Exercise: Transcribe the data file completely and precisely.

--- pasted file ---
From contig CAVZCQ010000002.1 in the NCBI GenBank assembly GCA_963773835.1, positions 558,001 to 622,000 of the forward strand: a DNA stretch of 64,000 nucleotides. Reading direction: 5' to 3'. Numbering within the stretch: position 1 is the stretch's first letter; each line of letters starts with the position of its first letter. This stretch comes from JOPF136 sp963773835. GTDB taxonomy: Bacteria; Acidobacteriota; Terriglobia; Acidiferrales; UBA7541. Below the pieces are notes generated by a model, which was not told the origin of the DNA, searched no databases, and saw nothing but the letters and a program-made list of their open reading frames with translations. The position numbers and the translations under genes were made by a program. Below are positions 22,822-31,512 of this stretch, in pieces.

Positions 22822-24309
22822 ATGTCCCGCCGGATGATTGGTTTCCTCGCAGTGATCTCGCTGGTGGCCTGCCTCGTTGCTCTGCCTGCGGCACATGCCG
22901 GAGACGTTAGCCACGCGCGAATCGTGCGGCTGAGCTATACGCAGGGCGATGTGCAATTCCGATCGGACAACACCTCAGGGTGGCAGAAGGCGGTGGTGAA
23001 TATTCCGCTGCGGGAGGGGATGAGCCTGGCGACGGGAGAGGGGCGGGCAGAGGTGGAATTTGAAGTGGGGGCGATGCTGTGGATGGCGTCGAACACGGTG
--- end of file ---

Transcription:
From contig CAVZCQ010000002.1 in the NCBI GenBank assembly GCA_963773835.1, positions 558,001 to 622,000 of the forward strand: a DNA stretch of 64,000 nucleotides. Reading direction: 5' to 3'. Numbering within the stretch: position 1 is the stretch's first letter; each line of letters starts with the position of its first letter. This stretch comes from JOPF136 sp963773835. GTDB taxonomy: Bacteria; Acidobacteriota; Terriglobia; Acidiferrales; UBA7541. Below the pieces are notes generated by a model, which was not told the origin of the DNA, searched no databases, and saw nothing but the letters and a program-made list of their open reading frames with translations. The position numbers and the translations under genes were made by a program. Below are positions 22,822-31,512 of this stretch, in pieces.

Positions 22822-24309
22822 ATGTCCCGCCGGATGATTGGTTTCCTCGCAGTGATCTCGCTGGTGGCCTGCCTCGTTGCTCTGCCTGCGGCACATGCCG
22901 GAGACGTTAGCCACGCGCGAATCGTGCGGCTGAGCTATACGCAGGGCGATGTGCAATTCCGATCGGACAACACCTCAGGGTGGCAGAAGGCGGTGGTGAA
23001 TATTCCGCTGCGGGAGGGGATGAGCCTGGCGACGGGAGAGGGGCGGGCAGAGGTGGAATTTGAAGTGGGGGCGATGCTGTGGATGGCGTCGAACACGGTG